Archive for the 'Uncategorized' Category

A Question of Toleration:

By Chris C B Rogers, on 19 January 2015

By Chris Rogers


PIerre Bayle – early advocate of Toleration















In the aftermath of the Paris attacks the question of toleration has come to the for again, and a number of individuals wish to institute a policy of intolerance towards the intolerant.

‘We may be a tolerant society’, they argue, but we are not required to respect or even tolerate those who themselves are intolerant. To do so risks undermining the entirety of our own society (as was argued by Karl Popper). Morally, if they do not consider toleration something worth adhering to, surely they suspend their right to tolerance as well. Absolutism in favour of Toleration may even be considered, they argue, contradictory: if we are to hold toleration up as the ultimate good, we must necessarily hold intolerance as an intolerable evil. The position seems to collapse in on itself.


Is It Wrong To Make Money By Illustrating The Futility of War?

By Chris C B Rogers, on 22 December 2014

By Livio Liechti



Trench warfare was the determinant feature of the First World War, responsible for its immense deadliness and devastation. It also lead to the development of modern battle tanks and decisively shaped the design of timelessly popular trench coat. With its devastating effects on the life of millions of soldiers and the general deadlock entrenchment creates between two warring ground armies, it became a powerful symbol for the futility of war.

This futility was illustrated by the “Christmas truce” that took place early in the First World War in December 1914 on the Western Front. German and British soldiers left some of their dug in fortifications along the front line to meet in the no man’s land that separated their positions to talk, sing Christmas carols or even play football together. After this exchange of warm feelings, the fighting and killing resumed.


International Pressure on North Korea’s Human Rights Record

By Chris C B Rogers, on 21 December 2014

By Joanna Hong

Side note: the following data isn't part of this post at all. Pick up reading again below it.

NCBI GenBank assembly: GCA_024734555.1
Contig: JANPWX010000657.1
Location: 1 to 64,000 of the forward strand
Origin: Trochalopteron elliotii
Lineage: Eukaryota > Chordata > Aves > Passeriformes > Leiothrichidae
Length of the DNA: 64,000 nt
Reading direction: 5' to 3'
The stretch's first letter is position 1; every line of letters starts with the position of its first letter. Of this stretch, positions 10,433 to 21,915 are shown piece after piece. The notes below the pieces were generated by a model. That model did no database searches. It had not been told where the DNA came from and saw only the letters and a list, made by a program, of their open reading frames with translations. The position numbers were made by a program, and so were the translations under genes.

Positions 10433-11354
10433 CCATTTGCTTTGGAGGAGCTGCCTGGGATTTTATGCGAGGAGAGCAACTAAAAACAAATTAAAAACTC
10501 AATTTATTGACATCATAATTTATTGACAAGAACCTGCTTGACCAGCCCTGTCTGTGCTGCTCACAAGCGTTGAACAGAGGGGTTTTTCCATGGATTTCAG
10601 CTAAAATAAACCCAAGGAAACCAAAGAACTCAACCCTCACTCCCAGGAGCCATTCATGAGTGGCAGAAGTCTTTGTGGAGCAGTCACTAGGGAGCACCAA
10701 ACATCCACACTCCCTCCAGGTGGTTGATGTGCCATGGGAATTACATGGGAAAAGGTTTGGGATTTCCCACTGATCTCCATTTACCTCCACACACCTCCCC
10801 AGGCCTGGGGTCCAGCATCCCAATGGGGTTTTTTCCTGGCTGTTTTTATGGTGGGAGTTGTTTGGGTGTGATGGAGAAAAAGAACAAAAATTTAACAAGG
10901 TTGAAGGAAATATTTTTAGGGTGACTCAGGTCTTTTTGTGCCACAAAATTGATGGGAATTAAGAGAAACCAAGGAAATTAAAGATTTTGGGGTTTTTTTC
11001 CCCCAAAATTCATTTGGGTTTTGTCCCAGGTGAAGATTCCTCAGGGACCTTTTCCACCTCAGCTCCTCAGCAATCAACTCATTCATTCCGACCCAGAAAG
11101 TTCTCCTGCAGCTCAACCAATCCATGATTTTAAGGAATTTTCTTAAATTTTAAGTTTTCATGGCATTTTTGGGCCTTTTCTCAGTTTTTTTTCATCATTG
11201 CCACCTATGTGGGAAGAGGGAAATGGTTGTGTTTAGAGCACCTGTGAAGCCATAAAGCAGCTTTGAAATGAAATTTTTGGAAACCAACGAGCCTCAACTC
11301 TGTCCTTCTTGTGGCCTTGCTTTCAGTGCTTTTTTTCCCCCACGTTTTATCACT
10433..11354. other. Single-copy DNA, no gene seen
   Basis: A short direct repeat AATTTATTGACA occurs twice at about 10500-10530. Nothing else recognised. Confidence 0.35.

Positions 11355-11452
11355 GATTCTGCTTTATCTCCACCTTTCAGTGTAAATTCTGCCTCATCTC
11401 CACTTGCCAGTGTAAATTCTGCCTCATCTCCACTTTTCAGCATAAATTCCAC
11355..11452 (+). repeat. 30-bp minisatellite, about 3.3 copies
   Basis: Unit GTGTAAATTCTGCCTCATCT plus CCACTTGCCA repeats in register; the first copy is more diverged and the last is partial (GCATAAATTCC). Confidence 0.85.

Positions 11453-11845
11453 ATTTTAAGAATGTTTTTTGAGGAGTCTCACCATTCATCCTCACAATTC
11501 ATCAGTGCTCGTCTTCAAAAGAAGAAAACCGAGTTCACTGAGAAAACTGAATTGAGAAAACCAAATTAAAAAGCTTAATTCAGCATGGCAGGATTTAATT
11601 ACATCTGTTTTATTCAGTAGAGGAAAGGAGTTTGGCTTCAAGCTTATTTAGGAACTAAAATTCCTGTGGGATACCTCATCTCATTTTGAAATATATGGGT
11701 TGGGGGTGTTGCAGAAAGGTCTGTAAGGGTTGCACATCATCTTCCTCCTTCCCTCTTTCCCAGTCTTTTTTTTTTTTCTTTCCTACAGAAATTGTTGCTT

via Roman Harak

This year North Korea has seen escalating international pressure concerning its human rights record.

On February 7, the 400-page United Nations Commission of Inquiry report on the human rights situation in North Korea disclosed harrowing details of crimes against humanity such as rape, torture, infanticide, forced labor, starvation, execution, and other atrocities, mostly committed in the political prison camp systems. Comparisons to Nazi Germany were made and the report cautioned that Kim Jong Un could be held accountable.

On November 18, the General Assembly released a resolution that called on the Security Council to refer North Korea to the International Criminal Court for its crimes against humanity. With a vote of 111 to 19 with 55 abstentions, the resolution passed despite the vetoes from longtime allies China and Russia.


Turkmenistan’s energy policy

By Chris C B Rogers, on 5 December 2014

By Esmira Rzayeva


via Bilfinger


Turkmenistan is a country with the smallest population among Central Asian States. However, it has the world’s fifth largest estimated reserves of natural gas.[1] In 1998 the United Nations recognized the “permanent neutrality” status of Turkmenistan. The country will not engage in any military or political issues outside of the country. However, Turkmenistan wants diversify its energy policy in order not to be depended on Russia or China.


‘Challenges facing the International Court of Justice’

By Chris C B Rogers, on 23 November 2014


Thursday, 27 November 2014 from 17:30 to 19:00

‘Challenges facing the International Court of Justice: reflections of a Judge as he leaves office’

Sir Kenneth Keith – International Court of Justice

Judge Kenneth Keith will, next February, complete his 9 year term as one of the 15 judges of the World Court, the principal judicial organ of the United Nations. A New Zealander he was earlier an academic, a lawyer in the New Zealand Ministry of Foreign Affairs and the United Nations Secretariat, a constitutional  and law reformer and a judge of the New Zealand Court of Appeal and Supreme Court.

Organised in conjunction with the Institute of Global Governance. 

IGG is a a university-wide initiative focused on harnessing the unique strengths of UCL as a multi-faculty global university to address the challenge of global governance. The IGG serves as a receptor site to coordinate, facilitate and implement a cross-disciplinary approach towards research, education and policy impact on one of the major global public policy issues of our age.